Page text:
3 See Schedule 1, item 7 and Division 2 particulars of the Regulations under the Act.
4 See section 109 of the EP Act.

Passing EP liability

The EP Act provides that an “appropriate person”5 can be held responsible for certain orders to assess or remediate site contamination. The default position is that the person taken to have caused the site contamination will be liable. “Causing” site contamination can include occupying land when an activity that caused or contributed to contamination occurred, or by bringing about a change in the use of land.6 A person can cause site contamination by being the occupier when an activity that causes contamination occurs and by bringing about a change in use of the land.7 The definition of “occupier” in section 103A refers to the definition in section 3. It should be noted that a mortgagee in possession is not an “occupier” unless they assume “active management” of a site. A mortgagee in possession therefore needs to be very cautious when selling off contaminated land. The more that is done by or on behalf of the mortgagee to prepare the land for sale, the greater the risk of liability arising. There is a fair chance the owner won’t be co-operative and won’t be in a position to comply with any orders issued by the EPA.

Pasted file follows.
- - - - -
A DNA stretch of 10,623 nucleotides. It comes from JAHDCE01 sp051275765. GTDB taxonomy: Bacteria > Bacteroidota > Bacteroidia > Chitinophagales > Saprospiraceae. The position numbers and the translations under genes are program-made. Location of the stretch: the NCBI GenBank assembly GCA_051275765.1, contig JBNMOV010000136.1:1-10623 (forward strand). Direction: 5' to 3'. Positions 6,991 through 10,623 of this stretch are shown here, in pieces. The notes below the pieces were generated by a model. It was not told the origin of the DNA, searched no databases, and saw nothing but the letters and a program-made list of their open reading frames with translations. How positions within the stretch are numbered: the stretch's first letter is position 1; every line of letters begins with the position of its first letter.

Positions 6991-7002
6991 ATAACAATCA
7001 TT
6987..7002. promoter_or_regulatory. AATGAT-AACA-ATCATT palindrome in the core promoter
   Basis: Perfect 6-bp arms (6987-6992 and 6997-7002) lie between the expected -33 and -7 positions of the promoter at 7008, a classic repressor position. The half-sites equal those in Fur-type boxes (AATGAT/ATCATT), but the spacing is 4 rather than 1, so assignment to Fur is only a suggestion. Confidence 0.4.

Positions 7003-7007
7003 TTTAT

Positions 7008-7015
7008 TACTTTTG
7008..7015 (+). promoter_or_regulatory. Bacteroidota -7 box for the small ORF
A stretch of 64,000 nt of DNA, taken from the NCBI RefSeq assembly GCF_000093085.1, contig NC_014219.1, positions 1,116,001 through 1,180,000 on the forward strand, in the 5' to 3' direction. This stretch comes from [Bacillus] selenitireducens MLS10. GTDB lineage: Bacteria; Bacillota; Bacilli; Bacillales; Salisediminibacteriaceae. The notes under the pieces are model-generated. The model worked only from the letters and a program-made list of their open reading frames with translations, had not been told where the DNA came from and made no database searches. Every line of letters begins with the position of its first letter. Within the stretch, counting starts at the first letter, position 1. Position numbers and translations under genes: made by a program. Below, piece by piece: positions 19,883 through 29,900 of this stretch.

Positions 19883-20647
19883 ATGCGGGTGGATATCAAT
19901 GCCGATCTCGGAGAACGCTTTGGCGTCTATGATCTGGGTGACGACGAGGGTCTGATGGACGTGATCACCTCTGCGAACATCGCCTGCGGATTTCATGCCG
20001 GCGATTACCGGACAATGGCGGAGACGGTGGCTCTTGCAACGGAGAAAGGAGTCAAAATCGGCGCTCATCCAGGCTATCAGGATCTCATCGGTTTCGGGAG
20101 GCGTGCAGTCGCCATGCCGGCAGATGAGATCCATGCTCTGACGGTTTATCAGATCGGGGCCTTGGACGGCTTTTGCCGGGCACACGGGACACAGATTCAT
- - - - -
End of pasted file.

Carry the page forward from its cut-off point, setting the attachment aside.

If it is not practicable to order the person who caused the site contamination to undertake an assessment and/or remediation (i.e., because that person cannot be found or has died etc), then the current owner of land may be responsible in appropriate circumstances.8 Whether those circumstances exist and make a landowner responsible depends on certain matters listed in the EP Act.

Section 103E of the EP Act allows certain liability under the EP Act to be transferred from a vendor to a purchaser. The necessary agreements must be lodged with the EPA and if accepted, placed on its public register. The EPA takes the view that the site contamination for which liability is being transferred must be known to exist.9 As such, the EPA will not, as a matter of practice, allow a vendor to transfer potential or unidentified contamination liability. One solution is to have the nature and extent of site contamination assessed in a report, prepared by an environmental consultant, to be included in a “compliant” section 103E agreement and lodged with the EPA.

It is crucial to consider the likely timeframes involved with securing the EPA’s consent to a section 103E agreement. Similarly, negotiating parties should ensure that the terms of the section 103E agreement will in fact be acceptable to the EPA.

For what it is worth, arguably the purchaser could indemnify the vendor for any EP Act liability that was not otherwise transferred under s103E. That will not free the vendor from action by the EPA

5 See section 103C.
6 See section 103D.
7 See section 103D.
8 See section 103C and EP Regulations, regulation 50 and Schedule 3.
9 EPA – “Site contamination fact sheet – transfer of liability”, updated October 2010.

under the Act but may provide some protection for the relevant costs incurred in undertaking site assessment or remediation.